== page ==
Future Gardens 2009 | PITH + VIGOR by Rochelle Greayer

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Future Gardens 2009

6/12/2009

I love that the British public supports projects such as Future Gardens and the now defunct Westonbirt Festival of Gardens enough to make them at least viable for a few years.   Both shows were based in the idea that designers who are constrained by budget, sponsorships and established notions of what show gardens should be are not able to be truly creative and explore the boundaries of design and move thinking forward into new frontiers.   Westonbirt was the first, and was an interesting show, in that it required that gardens remained intact for a series of months so that the displays could change with the seasons as well as show a more real side of design.  The side that show gardens often miss…while beautiful, they are often not realistic or entirely practical in the real world.  Additionally, the fixed construction budget (provided to designers by the organizers) was enforced. I have not visited Future Gardens but through reading blogs and viewing the designers pictures I have pulled together some of my favorites for you.

First up is a garden titled ‘Nest’ by Jane Hudson and Erik DeMaeijer .

Nest garden for by Jane hudson and erik demaeijer future gardens

Nest garden for by Jane hudson and erik demaeijer future gardens
Image from Hallenga and Bugg landscape Design.

nest garden jane hudson future gardens willow structure
Image from Baklava Shed Coalition

I am once again taken with the willow structures and mixing it with the wooden eggs and the oak plank decking is simply stunning.

Next up is Narratives of Nature by Hallenga and Bugg.

Hallenga and Bugg garden future gardens
Image from Baklava Shed Coalition

hallanga and bugg narrative on nature garden for future garden

alt=Hallenga and Bugg garden future gardens

I am so enamored with log walls — I am in the process of building some at my own home with some of our tree debris from the ice storm. Making lemonade from lemons….but notice that mulch….it is walnut shells. Beautiful.

And finally, From Tony Heywood and Conceptual Gardens, the imaginative and colorful Anthroscape 3.

anthroscape 3 by tony heywood for future gardens
Image from Hallenga and Bugg landscape Design.

from were going to need a bigger pot tony heywood conceptual garden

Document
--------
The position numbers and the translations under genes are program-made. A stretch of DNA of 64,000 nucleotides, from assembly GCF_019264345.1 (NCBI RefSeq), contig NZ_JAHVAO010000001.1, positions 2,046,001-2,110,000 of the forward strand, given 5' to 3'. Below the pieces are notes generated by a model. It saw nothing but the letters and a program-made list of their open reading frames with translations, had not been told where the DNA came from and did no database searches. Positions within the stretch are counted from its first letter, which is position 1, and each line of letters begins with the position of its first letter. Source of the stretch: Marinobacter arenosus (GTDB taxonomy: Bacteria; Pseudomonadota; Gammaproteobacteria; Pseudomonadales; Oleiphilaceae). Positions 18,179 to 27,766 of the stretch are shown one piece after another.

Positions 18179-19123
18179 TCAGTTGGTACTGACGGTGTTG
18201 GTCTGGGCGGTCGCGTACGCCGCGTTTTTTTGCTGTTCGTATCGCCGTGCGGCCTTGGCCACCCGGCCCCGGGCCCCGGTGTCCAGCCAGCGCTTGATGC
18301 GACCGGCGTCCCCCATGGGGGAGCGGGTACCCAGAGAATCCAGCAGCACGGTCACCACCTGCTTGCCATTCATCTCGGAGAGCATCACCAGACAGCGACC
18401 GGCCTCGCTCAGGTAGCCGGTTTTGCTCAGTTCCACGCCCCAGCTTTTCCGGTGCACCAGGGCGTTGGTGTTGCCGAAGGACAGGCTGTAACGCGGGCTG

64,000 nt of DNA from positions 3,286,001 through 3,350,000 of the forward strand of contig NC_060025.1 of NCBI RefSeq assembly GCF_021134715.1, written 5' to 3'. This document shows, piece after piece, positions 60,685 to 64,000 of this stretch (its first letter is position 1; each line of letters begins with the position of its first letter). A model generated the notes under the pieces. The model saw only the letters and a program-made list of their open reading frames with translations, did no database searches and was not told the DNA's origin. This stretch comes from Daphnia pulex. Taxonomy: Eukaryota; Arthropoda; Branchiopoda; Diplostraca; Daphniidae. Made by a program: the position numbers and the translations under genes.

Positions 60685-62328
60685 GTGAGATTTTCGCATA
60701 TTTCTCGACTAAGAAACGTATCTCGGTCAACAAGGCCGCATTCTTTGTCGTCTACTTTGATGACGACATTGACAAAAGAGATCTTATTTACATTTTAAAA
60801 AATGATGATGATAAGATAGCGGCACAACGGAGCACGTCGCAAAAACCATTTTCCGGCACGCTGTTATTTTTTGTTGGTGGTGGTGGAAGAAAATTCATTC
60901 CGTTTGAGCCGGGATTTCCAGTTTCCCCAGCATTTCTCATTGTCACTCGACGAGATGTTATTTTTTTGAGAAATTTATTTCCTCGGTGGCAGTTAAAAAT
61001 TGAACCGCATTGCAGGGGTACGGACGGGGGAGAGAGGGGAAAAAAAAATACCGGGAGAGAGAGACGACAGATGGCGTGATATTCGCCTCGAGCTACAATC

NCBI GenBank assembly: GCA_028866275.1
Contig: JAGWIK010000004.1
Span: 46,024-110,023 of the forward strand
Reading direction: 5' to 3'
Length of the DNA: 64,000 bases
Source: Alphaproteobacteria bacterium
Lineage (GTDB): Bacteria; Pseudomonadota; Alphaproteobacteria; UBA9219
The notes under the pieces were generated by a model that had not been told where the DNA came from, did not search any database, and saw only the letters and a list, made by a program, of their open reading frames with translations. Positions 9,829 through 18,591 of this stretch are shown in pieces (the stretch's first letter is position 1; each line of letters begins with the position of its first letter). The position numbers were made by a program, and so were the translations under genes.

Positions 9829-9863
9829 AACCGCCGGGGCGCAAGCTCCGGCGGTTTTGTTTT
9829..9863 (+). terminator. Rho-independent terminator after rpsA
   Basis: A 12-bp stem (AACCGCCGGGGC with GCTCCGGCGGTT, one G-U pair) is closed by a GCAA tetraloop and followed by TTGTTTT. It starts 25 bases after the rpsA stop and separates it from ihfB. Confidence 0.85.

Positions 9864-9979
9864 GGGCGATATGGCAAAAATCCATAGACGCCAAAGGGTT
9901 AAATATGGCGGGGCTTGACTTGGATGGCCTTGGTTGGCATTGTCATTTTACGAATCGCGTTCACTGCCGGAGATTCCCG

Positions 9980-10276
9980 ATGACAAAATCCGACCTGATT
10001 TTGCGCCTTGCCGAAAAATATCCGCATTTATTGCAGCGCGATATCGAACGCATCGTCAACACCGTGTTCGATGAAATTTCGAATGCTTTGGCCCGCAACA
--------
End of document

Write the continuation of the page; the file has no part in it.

image from We’re going to Need a Bigger Pot.

Oh– and as We’re going to need a Bigger Pot points out, that rubble is anthracite which is a more metamorphosed coal – another not so common but interesting garden material.

I am feeling particularly inspired by these, are you?

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  1. Hi Rochelle,
    I’m feeling inspired, all right. The log walls are fantastic, love the texture and the cut-outs.

    “Always something unique to see at Studio G!”

    (go ahead and use my rhyme!)
    Shirley Bovshow

  2. Sprout says:

    We saw some cool show gardens in old Montreal in 2006 that I would love to revisit, but I can’t find any info about it any where after 2007. Do show gardens just come and go like that?

    Know anyplace within a reasonable radius of Central Mass that has cool and edgy gardens this summer? I’m still trying to decide what I want to do on vacation in 3 weeks!

  3. Kate Wiseman says:

    I love the organic feeling of many of the designs. Something about wood cut on the round like that reminds me of a hobbit hole. Maybe the round window?

    -Kate
    http://www.sageoutdoordesigns.com

  4. louise garwood says:

    Love the Hallenga and Bugg work. As Kate notes: the biomorphic forms and use of found materials are great.
    Check out this project in japan- Biopod home- dont you think the shape does amazing things with the surrounding landscape?
    http://www.max4object.com/wp/?p=1178#more-1178

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